I’ve logged 87 posts (one was a repeat, so doesn’t really count and one was a reblog in respect for a new WordPress-induced friend) in 111 days, meaning that I’ve hit about 78% of the days between start and present. Not bad. Could be better. Let’s see if I can pick up the slack.

Thank you, everyone!



There’s an unnatural quiet transfixing the house.

There’s an unnatural quiet transfixing the house.

The two kids, fourteen and eleven, sit on the edges of their beds, one facing the back of the other, both staring beyond the door leading out, both seeing nothing but their own separate thoughts.

The air in the room is lit with a million motes illuminated by the sun falling towards the horizon, half-blocked by palmettos and live oaks, by a wisteria vine that has sunk its predatory tendrils into the earth a hundred times, always grasping for more, more, always rising again with indisputably beautiful flowers to distract from the business it has with the earth’s nutrients, it’s vendetta against neighboring trees. The motes float as they glimmer, absorbing and diffusing light, making the silence fill with dread.

Bedclothes bunched at the bottom of each bed, kicked out of the way during restless sleep, damp with anxiety. A pillow lies off the side of one bed at an angle, its case parted like a scream stifled by the kapok stuffing and the crumpled tag. Another pillow jammed against a headboard, bent double at its center, its breath knocked out, unable to gasp, staying silent in solidarity with the worn wooden floors and chests of drawers, the bookshelves, their clothes hanging like ghosts in their shared closet, the door jamb with their names and growth marks fading away, their book bags collapsed and askew on throw rugs lying out of place too near the door, their escape and their confinement.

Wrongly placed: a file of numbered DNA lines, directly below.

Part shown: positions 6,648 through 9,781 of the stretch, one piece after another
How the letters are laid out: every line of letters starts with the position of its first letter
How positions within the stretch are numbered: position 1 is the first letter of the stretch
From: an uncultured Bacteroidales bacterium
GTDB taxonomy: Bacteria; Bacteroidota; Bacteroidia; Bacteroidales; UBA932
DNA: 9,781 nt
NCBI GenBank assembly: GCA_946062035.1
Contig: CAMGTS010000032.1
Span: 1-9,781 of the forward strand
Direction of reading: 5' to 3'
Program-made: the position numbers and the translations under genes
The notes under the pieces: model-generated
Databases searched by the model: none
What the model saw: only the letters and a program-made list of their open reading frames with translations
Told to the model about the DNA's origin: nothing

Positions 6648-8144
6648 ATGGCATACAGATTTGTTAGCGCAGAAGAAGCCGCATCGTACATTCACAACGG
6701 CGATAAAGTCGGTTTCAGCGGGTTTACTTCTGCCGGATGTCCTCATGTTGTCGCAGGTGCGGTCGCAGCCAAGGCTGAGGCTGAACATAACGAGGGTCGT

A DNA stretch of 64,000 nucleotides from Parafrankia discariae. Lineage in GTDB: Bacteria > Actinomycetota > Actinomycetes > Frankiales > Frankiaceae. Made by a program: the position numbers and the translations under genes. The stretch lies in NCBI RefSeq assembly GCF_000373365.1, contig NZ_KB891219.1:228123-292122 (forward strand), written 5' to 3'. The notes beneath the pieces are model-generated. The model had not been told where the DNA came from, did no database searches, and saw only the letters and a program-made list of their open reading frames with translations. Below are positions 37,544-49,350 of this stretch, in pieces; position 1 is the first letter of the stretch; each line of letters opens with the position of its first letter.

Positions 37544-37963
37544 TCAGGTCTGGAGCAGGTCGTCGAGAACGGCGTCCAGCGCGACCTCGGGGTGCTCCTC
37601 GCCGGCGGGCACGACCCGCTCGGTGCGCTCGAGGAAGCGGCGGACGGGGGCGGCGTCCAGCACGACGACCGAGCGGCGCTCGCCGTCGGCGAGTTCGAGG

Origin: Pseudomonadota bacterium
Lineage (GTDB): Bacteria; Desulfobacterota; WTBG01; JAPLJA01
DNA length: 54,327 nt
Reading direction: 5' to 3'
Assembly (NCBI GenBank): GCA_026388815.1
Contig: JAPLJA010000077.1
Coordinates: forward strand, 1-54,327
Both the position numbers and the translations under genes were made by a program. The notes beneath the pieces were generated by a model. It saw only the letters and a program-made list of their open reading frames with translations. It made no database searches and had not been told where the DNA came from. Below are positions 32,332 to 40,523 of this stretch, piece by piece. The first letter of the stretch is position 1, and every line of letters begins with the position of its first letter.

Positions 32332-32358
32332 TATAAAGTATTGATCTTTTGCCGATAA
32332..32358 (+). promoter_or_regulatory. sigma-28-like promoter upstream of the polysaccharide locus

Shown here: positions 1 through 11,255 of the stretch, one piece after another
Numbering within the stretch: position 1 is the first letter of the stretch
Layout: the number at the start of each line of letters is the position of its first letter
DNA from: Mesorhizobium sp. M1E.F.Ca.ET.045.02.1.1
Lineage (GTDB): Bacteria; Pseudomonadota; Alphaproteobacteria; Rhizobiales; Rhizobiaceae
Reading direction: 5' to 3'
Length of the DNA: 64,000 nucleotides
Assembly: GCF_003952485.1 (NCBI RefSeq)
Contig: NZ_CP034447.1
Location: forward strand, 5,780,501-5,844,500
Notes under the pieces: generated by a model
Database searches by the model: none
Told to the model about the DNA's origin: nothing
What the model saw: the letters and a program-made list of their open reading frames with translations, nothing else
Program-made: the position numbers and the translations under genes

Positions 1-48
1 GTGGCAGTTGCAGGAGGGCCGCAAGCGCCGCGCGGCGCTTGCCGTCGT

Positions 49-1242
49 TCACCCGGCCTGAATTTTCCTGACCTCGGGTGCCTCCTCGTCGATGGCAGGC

If a bomb had gone off the walls would be down, the floors scattered with drywall dust and framing shrapnel from the home that once had been. They would have been mangled and sore with splinters, battered with gypsum chunks, with novels impelled by that instantaneous force into their foreheads and torsos, with fractured doors and airborne door knobs, with candelabra from the dining room, with silverware clanging away from its drawer, with armrests and ladder backs from the chairs set around the table waiting for a dinner that would no longer arrive in their bombed house. They would be hidden by an explosion of clothes, their stockinged feet peering out from a shirt cuff or a pair of worn dungarees, their faces hidden by a molehill of balled up socks, the air choking with new motes swimming away from the epicenter of the catastrophe.

But that is not what happened. So they sat. Waiting for that last argument to settle into the seams of the house and join its companions among the joists and conduit, among the pipes and insulation, among the spider webs and silverfish in the damp and dusty crawl space beneath their thoughts.